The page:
-hair clip or pin (if you want to make hair accessories) - but you can also use brooch pins or make magnets or embellishments … it’s really up to you =)


Cut your fabric choices into various circle sizes. You can use a stencil or free hand it. I prefer to free hand as the uneven-ness can add more character to the flowers.

Once you have cut all your circles, in all the different sizes, play around with the layout of your flower, just to see if all the sizes fit well together. You can always cut some smaller!!

Now it's time to singe the edges of your circles!!

For this step, PLEASE make sure you're in a well ventilated area. Some synthetic fibres can make you light-headed, and some fabric smell REALLY bad when they are burning! (Go figure, right!?). If I'm working with a really stinky fabric, I do this step on my stove with the range fan on high. Also make sure you have a container of "safety water" near-by, just in case your fabric catches fire (or your kitten gets thristy!!). Some fabrics just want to catch fire and they won't even burn first so PLEASE BE CAREFUL!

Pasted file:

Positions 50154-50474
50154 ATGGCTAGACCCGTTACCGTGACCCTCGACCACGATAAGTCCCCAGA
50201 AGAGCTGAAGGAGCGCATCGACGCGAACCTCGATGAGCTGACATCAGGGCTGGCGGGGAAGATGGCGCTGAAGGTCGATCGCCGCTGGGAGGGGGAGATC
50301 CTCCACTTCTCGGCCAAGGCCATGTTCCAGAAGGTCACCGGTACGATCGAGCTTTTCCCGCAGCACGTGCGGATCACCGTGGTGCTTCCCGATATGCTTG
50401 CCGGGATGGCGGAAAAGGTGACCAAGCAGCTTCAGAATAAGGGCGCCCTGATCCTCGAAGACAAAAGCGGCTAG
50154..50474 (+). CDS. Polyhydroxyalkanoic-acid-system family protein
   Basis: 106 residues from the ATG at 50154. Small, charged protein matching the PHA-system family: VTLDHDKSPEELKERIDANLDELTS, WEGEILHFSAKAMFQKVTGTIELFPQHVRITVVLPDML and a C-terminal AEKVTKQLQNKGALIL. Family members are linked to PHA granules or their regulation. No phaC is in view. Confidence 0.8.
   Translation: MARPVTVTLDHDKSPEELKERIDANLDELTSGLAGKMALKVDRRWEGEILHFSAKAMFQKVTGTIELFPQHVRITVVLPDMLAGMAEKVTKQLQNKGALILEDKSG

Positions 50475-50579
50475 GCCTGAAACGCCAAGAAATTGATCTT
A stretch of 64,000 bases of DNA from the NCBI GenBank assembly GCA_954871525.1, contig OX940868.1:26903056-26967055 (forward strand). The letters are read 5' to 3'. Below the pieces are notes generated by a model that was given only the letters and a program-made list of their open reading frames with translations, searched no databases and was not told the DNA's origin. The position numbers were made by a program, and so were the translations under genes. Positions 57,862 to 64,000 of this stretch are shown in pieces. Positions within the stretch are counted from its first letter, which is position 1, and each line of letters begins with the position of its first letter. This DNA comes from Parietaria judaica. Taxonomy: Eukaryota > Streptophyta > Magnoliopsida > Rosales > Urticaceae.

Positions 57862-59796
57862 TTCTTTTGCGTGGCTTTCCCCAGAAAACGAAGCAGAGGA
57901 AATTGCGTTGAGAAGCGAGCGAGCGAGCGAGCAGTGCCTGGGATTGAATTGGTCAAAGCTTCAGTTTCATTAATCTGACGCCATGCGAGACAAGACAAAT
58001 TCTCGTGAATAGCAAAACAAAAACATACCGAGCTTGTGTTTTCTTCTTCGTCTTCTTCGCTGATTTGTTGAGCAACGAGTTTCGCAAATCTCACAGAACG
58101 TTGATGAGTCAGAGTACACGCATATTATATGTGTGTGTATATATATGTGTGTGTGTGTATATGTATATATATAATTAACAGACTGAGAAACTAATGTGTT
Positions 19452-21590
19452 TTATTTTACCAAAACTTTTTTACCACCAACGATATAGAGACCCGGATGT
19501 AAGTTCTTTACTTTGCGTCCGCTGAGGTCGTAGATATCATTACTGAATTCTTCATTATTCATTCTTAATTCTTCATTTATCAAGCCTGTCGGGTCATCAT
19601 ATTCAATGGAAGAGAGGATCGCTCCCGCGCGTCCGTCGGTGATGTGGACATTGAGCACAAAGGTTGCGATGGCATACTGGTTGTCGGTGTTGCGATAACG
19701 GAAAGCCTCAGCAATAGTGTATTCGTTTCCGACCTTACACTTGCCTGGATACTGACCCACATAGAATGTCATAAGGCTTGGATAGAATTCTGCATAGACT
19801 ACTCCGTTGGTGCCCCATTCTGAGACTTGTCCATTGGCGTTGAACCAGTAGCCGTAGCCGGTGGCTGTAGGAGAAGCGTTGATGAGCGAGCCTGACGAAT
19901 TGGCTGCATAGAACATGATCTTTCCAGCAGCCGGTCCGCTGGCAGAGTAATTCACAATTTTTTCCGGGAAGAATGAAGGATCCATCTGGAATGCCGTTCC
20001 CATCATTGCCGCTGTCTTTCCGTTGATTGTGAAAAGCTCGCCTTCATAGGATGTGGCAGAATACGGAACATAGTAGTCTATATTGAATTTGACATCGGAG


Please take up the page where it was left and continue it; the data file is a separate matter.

Place your circle close to the heat of the flame, NOT close to the flame itself. Use your hand to find a "hot spot" and then place the circle in that area. You might have to play around with the fabric, some are harder to singe then others.

When the edges of your circle start to curl, turn it. Keep turning until the entire circle is curled up. When you're finished with all the pieces, your flower should look like this:

Now for the sewing part!! We are so close to the finished product!!

I'm going to share a confession with you all ... I'm not the best sewer in the world. I'm actually quite sloppy. One day I will perfect the fine art of sewing, but for now, well, I just make it up as I go ;) SO, here's what I did to sew this flower together, beads included.

First I chose a bobby pin to attach to my flower. I sewed the bobby pin right onto the bottom circle using the same colour thread as the fabric. Usually I will sew a small piece of felt onto the back and slip the clip through ... that way it's interchangeable. But I thought I would try something new! It worked pretty well. I ended up having to sew a second stitch with the white thread.. but that's coming up =)